"This organization has publicly called for mass unrest, abused minors in street rallies, which is prohibited by law in Russia, instructed them on how to supply Molotov cocktails and disclosed the personal data of police officers," Putin said.

In his introductory speech, Biden noted that a direct meeting with the Russian president was important to him to avoid misinterpretations of what he wanted to convey to the interlocutor. He said his goal with the meeting was to establish a relationship that is ‘stable and predictable’. By Biden's telling, he raised uncomfortable topics including ransomware attacks emanating from Russia, the wrongful imprisonment of 2 Americans and Putin's mistreatment of political opponents.

According to the US President, he said at a meeting with Putin that the US will continue to unwaveringly support Ukraine and sides agreed to continue diplomatic efforts under the Minsk agreement.

Biden also noted that he will continue to support Alexei Navalny and all those whose rights are being violated. Here Biden referred to American citizens serving sentences in Russian prisons.

“I told him, 'How can I be president of the US and not speak out against human rights abuses?’ I told him that if Navalny died, it would be devastating for Russia,” Biden told reporters, adding that Putin always thinks the US is trying to ‘defeat ‘him.

In addition to human rights, Biden spoke with Putin about cyberattacks against American companies and the situation in Belarus, but failed to reach an agreement here.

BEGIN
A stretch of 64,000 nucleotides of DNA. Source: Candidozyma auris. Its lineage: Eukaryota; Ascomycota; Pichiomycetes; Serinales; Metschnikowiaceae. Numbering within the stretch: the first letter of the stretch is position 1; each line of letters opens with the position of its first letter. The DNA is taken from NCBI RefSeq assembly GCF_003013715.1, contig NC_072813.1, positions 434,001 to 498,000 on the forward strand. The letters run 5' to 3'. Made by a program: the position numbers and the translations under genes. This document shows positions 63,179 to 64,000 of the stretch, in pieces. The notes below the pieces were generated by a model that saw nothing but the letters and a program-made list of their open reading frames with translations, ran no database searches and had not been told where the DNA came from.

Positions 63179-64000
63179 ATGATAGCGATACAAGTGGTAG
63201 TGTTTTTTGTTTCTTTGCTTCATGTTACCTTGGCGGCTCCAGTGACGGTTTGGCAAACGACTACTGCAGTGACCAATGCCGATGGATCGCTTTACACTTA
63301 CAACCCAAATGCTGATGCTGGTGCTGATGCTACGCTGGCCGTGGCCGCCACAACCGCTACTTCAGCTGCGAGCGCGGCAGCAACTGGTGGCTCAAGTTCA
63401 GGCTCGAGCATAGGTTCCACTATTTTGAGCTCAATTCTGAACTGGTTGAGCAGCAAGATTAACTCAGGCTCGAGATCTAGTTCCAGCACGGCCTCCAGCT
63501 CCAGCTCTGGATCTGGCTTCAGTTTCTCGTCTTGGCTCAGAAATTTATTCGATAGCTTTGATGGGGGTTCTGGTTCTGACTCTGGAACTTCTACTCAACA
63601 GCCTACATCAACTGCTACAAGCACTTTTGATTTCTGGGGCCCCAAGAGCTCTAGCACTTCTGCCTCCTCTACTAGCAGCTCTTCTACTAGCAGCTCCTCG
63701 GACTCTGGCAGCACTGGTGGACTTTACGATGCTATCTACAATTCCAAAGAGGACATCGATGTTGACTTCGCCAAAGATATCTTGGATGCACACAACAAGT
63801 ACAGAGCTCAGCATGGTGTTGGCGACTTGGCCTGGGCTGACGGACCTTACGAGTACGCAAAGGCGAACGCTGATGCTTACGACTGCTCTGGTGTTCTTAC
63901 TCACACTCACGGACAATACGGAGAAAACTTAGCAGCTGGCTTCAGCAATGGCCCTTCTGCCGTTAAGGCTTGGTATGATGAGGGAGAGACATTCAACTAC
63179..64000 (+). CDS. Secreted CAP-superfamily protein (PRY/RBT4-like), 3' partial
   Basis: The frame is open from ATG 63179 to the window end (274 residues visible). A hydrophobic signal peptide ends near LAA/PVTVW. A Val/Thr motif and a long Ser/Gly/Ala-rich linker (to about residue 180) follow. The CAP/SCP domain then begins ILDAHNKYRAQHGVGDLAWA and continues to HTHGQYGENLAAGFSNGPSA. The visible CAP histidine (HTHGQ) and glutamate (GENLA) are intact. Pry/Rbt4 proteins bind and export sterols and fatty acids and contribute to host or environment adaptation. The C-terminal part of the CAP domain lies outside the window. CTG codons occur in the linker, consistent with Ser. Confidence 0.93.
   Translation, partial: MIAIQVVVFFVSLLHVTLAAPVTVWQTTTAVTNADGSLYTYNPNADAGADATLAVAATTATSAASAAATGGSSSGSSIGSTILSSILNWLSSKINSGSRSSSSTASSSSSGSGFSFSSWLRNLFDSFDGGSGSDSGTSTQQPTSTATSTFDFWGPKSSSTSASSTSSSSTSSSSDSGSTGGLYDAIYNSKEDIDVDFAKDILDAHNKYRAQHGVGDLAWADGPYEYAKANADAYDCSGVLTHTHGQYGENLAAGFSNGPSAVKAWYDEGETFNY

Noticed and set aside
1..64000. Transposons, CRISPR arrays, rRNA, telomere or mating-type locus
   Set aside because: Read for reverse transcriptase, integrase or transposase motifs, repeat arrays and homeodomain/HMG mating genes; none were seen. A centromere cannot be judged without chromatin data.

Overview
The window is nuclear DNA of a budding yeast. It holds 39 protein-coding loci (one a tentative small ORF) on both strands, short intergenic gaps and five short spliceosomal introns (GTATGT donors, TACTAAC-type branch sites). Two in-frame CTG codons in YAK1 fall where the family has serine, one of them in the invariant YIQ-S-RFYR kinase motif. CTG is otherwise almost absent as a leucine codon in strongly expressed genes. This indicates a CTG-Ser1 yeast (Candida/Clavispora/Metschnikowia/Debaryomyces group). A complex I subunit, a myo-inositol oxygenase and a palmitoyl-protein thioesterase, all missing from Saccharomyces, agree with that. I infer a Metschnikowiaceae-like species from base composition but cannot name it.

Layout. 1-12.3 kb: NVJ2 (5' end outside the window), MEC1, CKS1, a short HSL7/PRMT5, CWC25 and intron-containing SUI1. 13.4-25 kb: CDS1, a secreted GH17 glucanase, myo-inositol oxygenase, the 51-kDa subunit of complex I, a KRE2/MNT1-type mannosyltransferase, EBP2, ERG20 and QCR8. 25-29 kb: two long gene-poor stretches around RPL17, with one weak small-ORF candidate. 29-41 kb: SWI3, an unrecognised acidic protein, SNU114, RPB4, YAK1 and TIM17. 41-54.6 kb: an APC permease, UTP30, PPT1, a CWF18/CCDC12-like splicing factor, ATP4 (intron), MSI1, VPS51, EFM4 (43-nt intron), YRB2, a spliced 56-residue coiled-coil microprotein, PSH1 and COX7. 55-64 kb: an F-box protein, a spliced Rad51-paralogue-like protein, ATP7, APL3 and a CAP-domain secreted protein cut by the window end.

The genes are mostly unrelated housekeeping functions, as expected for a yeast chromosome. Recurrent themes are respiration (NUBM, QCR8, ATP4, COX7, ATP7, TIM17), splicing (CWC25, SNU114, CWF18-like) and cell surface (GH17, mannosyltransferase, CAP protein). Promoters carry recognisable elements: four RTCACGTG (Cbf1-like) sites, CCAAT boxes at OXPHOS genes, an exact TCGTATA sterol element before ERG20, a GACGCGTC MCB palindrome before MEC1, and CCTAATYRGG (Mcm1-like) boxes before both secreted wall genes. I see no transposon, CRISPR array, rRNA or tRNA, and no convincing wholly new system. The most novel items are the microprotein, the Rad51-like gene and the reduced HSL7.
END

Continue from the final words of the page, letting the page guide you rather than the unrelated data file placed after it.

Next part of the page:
Biden said he also tried to establish some basic rules of the road, sharing with Putin a list of 16 elements of critical infrastructure he suggested be considered off limits for cyber attacks. Biden said he told the Russians the U.S. has "significant cyber capabilities," without elaborating on what they are, and if the Russians or criminals inside Russia continue to violate norms "we will respond." Biden suggested Russian officials in the meeting had a moment of acknowledgement when he described what a cyber attack could do to Russia's pipelines for instance.

The sides agreed to formal talks on updating arms-control agreements.

Another issue raised at the Geneva summit, which was not mentioned by Vladimir Putin at his press conference, concerns the security of Afghanistan. “It is also in Russia's interest that there were no terrorists in Afghanistan,” Biden said, adding that he had told Putin that the security problem in Afghanistan was directly linked to the Russian president.

Asked whether the meeting with Putin was needed at all if agreement could not be reached and the positions brought closer, the US president said he was doing what he had to do: "The first is to define the areas in which we can interact, the second is a personal meeting, the third is to clearly state our position. There is a lot of work ahead and I am not saying that we have already achieved something.”

A statement on strategic stability was issued after the summit of the US and Russian presidents. "We reaffirm our commitment to the principle that no one can win a nuclear war and that it should never be repeated. To achieve this, the United States and Russia will soon launch a comprehensive bilateral dialogue on strategic stability.”

Recall, that issue of Georgia was not the topic of discussion at the summit.